Welcome to the Wednesday edition of the Centered newsletter. There is a lot going on this week in America, and it is slightly overshadowing what would typically be a huge week for tech. This week is CES, the Consumer Electronics Show, which takes place annually in Las Vegas but this year is virtual because of the pandemic.
The first CES took place in New York City in 1967 and eventually overtook the Chicago Music Show as the prime consumer electronics event. The Midwest’s influence has held strong as CES periodically expands its focus, especially in the last couple of years when vehicle technology — especially electric and autonomous vehicles — has become trendy.
Thousands of electronic innovations are announced each year at CES. Transportation tech is considered one of the most buzzworthy topics this year. Yesterday, Detroit-based General Motors provided two of the event’s biggest revelations so far: an electric, flying taxi and a new business arm.
FedEx Express is slated to be the first customer for BrightDrop’s EV600 electric delivery vehicle. Photo via GM.
GM intends for its new business, BrightDrop, to develop electric transportation innovations for delivery businesses.
BrightDrop’s first product to market is the EP1, a propulsion-assisted electric pallet. It will be commercially available early this year.
BrightDrop’s EP1. Photo via GM.
Another new product will be the EV600, an electric light-duty commercial delivery vehicle. FedEx Express is the first customer and will start receiving vehicles later this year.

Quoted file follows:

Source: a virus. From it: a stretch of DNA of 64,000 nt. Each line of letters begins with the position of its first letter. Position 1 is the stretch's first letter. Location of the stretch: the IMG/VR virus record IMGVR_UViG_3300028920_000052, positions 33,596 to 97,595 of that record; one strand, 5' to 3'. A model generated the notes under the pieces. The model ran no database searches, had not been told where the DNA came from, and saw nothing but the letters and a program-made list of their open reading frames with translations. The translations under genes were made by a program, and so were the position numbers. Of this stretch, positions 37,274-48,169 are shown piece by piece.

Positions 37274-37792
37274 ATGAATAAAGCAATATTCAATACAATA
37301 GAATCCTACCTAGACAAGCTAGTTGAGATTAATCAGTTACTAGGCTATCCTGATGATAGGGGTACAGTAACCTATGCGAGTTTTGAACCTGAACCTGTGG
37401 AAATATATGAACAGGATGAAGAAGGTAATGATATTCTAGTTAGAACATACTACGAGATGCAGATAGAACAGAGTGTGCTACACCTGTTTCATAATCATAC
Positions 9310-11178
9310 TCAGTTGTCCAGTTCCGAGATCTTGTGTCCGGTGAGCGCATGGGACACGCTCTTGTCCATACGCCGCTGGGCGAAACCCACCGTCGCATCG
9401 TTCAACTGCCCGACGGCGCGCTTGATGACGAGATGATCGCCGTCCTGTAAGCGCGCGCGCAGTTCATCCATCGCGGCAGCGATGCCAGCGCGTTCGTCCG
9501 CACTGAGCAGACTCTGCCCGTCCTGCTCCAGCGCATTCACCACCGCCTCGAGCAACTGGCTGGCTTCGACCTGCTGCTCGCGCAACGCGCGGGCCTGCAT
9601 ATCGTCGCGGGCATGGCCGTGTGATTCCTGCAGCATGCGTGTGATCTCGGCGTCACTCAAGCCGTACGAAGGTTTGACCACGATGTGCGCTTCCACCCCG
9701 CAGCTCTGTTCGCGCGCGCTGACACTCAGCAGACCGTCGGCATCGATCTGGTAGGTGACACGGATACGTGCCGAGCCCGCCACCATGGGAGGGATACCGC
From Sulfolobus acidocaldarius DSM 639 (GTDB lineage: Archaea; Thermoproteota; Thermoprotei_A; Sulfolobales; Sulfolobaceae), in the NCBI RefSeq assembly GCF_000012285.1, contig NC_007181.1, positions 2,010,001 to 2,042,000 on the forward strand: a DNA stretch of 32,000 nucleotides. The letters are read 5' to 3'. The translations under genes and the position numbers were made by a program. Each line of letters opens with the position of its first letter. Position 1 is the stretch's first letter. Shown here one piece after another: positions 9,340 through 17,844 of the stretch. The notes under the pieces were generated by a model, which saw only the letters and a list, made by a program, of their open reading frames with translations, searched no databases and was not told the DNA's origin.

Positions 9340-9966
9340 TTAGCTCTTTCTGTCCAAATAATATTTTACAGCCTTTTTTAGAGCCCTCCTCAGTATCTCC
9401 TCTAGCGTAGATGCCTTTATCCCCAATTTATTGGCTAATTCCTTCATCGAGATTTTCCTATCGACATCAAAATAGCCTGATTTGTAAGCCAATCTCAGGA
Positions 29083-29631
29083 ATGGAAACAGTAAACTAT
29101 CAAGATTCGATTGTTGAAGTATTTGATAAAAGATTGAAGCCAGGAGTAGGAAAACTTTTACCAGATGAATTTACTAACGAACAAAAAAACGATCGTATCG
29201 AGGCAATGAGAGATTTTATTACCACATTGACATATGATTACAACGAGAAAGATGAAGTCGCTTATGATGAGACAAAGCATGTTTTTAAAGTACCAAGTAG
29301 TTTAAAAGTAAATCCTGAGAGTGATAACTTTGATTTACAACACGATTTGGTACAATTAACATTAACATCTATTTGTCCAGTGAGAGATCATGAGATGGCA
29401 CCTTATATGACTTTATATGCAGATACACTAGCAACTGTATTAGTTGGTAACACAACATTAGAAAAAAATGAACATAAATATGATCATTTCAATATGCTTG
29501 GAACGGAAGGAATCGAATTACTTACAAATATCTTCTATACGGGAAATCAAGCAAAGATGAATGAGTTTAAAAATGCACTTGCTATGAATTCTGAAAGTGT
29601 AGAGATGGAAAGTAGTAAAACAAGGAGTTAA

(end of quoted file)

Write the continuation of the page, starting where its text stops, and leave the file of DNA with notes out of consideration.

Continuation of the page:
The new business sector is sure to offer fierce competition for other Midwest EV companies focused on commercial delivery products, such as Workhorse in the Cincinnati suburb of Loveland, Ohio. Michigan-based Rivian (which is building its manufacturing facility in Illinois) last year entered an agreement to create electric delivery trucks for Amazon.
GM also surprised CES viewers with a look at renderings for its Cadillac electric vertical take-off and landing vehicle (eVTOL), or autonomous, electric flying vehicle. The company was vague about where it is in eVTOL product development.
Cadillac eVTOL concept. Image via GM.
Tomorrow I’ll cover some of the other Midwest tech advancements and honors emerging from CES, on the trade show’s final day.
🚙 TRANSPORTATION: In other EV news, Lordstown Motors in Ohio is seeking a government loan from the U.S. Department of Energy to help cover the costs of retooling a factory to build electric trucks, Reuters reports. Although the company does not technically need the loan to execute its production plan, the funding infusion would accelerate its ability to manufacture vehicles.
💧 WATER: Skokie, Illinois, is installing new smart water technology to reduce water main leaks, reports the Chicago Tribune. The continuous monitoring system provides real-time water infrastructure data so utilities can address leaks immediately, thus reducing water loss and hefty costs.
💰 FUNDING: The U.S. Department of Energy announced more than $123 million in funding for 46 projects that improve energy efficiency and facilitate cost-effective energy technology development in manufacturing. Projects in Indiana, Illinois, Kansas, Michigan, Minnesota, Missouri, and Ohio are among those to receive a share of the funding.
🎉 NEW ORGANIZATION: A new organization has launched to empower and amplify the voices of women working in the climate tech field. Women in Climate Tech will host monthly members-only meetings for networking and work to include climate issues in STEM education.
🏃 ACCELERATOR: Wisconsin accelerator gener8tor is accepting applications from Black or Brown startup founders for its next Lighting Rounds one-on-one pitch event. The deadline is Feb. 1 and the pitch event takes place on March 4. It also seeks investors interested in participating in the event.
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